Child abuse persists. Coaches, pastors and teachers violate the trust placed in them by parents. Schools, athletic departments and churches still transfer their problems somewhere else rather than risk the scrutiny of honest disclosure. Overwhelmed siblings are asked too early in their lives to be responsible for their little brothers and sisters.

Poverty persists. The accident of birth is sometimes the only difference between a six year old bound for a career in genetic biology and one bound to be the “lookout” for an open air drug market down on the corner.

And yes, racism persists. After World War II the GI Bill helped thousands of mostly white families climb the social ladder while people of color who couldn’t afford to buy a house in the suburbs languished. That system still persists.

At the church we recently attended the white preacher told the story of how he was caught carrying a pistol while he was a student in a downtown middle school. He was in the musical, “West Side Story”. As one of the characters who was armed on stage, he got to carry a starter’s pistol. One day he was goofing around during rehearsal, chasing another kid down the hall with his starter’s pistol. When the black vice principal rounded the corner right in front of him with his gun drawn, he scolded both of them and took the pistol away. That was it.

The preacher then asked us to imagine the situation reversed. Black kid with the starter’s pistol. White vice principal or security officer. Would it have turned out any different? One has to wonder.

Injustices persist. They don’t go away just because we name them. Like “whack-a-mole”, when we lean into them in one place, they pop up somewhere else. Which makes me think that we, who have the deck stacked mostly IN our favor are wise to temper our judgement about the injustices we see around us. It pains me to hear those of us who benefit from white privilege rail against the police who are asked to stand at a border that helps us keep that privilege. It is equally painful to hear people deny the reality of systemic racism.

Instead of the all-too-common rant, perhaps the next time something happens that reveals the world’s persistent injustice, we concentrate on the log in our own eye and ask what we are willing to give up in order to make the world more just. I’m not sure anything will change until that question is faced.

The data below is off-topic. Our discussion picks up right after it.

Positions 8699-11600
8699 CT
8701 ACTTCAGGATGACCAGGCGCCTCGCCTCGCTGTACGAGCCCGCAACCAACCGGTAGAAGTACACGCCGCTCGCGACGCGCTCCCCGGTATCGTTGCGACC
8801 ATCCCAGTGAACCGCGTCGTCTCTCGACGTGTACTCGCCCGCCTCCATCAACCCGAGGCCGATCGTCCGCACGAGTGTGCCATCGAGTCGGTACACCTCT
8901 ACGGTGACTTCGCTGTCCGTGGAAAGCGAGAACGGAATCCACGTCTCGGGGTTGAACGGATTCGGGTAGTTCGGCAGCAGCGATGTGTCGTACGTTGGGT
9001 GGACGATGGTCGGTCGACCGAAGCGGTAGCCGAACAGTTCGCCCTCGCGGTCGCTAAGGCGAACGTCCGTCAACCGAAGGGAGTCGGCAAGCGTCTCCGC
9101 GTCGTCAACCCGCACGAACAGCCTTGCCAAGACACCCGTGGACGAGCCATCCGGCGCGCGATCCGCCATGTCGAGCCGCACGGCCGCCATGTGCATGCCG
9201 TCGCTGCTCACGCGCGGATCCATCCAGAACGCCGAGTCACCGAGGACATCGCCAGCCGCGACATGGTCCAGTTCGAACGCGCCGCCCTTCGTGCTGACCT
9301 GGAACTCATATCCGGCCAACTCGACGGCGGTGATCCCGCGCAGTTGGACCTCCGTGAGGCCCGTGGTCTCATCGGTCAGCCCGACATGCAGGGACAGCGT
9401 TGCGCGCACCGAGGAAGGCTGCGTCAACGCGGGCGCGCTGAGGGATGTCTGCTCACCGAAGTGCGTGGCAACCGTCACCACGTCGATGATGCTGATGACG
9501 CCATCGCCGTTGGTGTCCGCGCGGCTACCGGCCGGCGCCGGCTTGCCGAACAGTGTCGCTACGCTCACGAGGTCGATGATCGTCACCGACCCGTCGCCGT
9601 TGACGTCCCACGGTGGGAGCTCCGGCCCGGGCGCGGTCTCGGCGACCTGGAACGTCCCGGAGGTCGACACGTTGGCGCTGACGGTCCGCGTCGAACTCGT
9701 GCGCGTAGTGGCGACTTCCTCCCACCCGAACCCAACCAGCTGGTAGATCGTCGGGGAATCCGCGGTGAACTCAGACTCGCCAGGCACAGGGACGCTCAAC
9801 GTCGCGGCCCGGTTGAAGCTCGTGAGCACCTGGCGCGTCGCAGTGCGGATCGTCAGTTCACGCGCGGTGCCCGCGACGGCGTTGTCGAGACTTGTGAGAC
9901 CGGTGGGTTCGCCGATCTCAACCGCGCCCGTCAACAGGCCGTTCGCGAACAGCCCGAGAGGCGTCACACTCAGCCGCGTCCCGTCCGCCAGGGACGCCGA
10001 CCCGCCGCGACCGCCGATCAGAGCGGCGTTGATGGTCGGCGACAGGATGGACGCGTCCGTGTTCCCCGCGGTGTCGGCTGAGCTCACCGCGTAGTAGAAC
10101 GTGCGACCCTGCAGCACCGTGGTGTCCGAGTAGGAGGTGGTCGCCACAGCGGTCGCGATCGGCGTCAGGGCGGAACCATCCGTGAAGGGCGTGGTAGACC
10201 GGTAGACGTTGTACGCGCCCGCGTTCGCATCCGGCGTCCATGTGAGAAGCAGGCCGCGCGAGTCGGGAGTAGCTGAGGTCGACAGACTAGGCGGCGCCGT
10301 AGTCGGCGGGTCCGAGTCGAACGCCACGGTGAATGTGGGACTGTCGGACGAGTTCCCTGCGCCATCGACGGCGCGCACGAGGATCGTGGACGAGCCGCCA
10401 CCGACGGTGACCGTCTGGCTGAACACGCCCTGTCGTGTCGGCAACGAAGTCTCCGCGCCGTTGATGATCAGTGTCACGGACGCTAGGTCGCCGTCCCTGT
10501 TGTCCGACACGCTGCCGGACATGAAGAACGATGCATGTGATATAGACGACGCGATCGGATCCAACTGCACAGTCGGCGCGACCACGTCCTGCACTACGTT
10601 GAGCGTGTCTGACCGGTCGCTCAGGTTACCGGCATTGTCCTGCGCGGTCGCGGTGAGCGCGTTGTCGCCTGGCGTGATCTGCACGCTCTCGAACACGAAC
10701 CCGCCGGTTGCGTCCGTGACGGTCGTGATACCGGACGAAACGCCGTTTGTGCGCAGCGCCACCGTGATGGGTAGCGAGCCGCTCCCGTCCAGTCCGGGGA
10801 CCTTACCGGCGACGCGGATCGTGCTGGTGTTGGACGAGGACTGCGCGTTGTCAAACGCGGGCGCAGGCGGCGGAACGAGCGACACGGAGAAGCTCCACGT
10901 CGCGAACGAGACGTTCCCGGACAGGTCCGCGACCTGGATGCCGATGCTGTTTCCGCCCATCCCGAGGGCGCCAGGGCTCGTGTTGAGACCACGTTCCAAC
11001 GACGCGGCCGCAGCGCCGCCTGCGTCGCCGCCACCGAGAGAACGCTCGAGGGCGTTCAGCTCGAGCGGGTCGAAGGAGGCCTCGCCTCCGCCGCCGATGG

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October 1, 2016, 12:00 AM

My Two Cents

Little Me and Big Me.

These are the two ways people think of themselves according to New York Times columnist, David Brooks. In his book “The Road to Character” Brooks suggests that our culture has moved from Little Me to Big Me since the end of World War II.

He recalls hearing a rebroadcast of a radio variety show that was aired for American troops on August 15th, 1945, the day after Japan surrendered. As he says, “the allies had just completed one of the noblest military victories in human history and yet there was no chest beating”. Instead Bing Crosby who hosted the show opened by saying, “Well, it looks like this is it. I guess all anybody can do is thank God it’s over.” To be sure there was joy in the country that day. But it was a joy mixed heavily with humility.

This is what Brooks would call the culture of Little Me-a culture filled with people who have a deep appreciation for their own flaws and who go through life with an authentic sense of gratitude and humility.

Big Me culture is different and, today, more the norm. It is filled with people who see themselves as the center of the universe. It can be seen and heard in people who are cultural stars, athletes, even pastors. Brooks quotes Joel Osteen who is the minister of a church the size of Rhode Island, “God didn’t make you to be average. You were made to excel.”

Brooks draws a stark contrast between Little Me and Big Me by mentioning the two quarterbacks who played in Super Bowl III between the Baltimore Colts and the New York Jets in 1969. Remember that one? Johnny Unitas- Little Me. Joe Namath- Big Me. Remember who won?

I’m not a big fan of those Facebook memes that long for the good old days when Pepsi Colas cost a nickel and parents didn’t have to keep such a close eye on their kids. My experience is that all of us, no matter what our generation happens to be, see our childhood as a simpler time than now. Plus, those days when we could all ride our bikes to school are the same days when our neighbors would organize to keep people of color out of our subdivisions.

But, there is something to what Brooks says. The pendulum seems to have swung pretty far toward the Big Me. More and more we define ourselves by what we’ve done than by who we are. Or, as Brooks would say, “we’re more interested by our resume virtues than our epitaph virtues”. Again, not all bad. But somehow a little dangerous.

Maybe one place church can fit into the picture, is to provide us some balance: to remind us that we are loved by God no matter how badly we mess up, but that we also have lots of gifts that God and the world could really use.

What do you think?  Shalom, Rick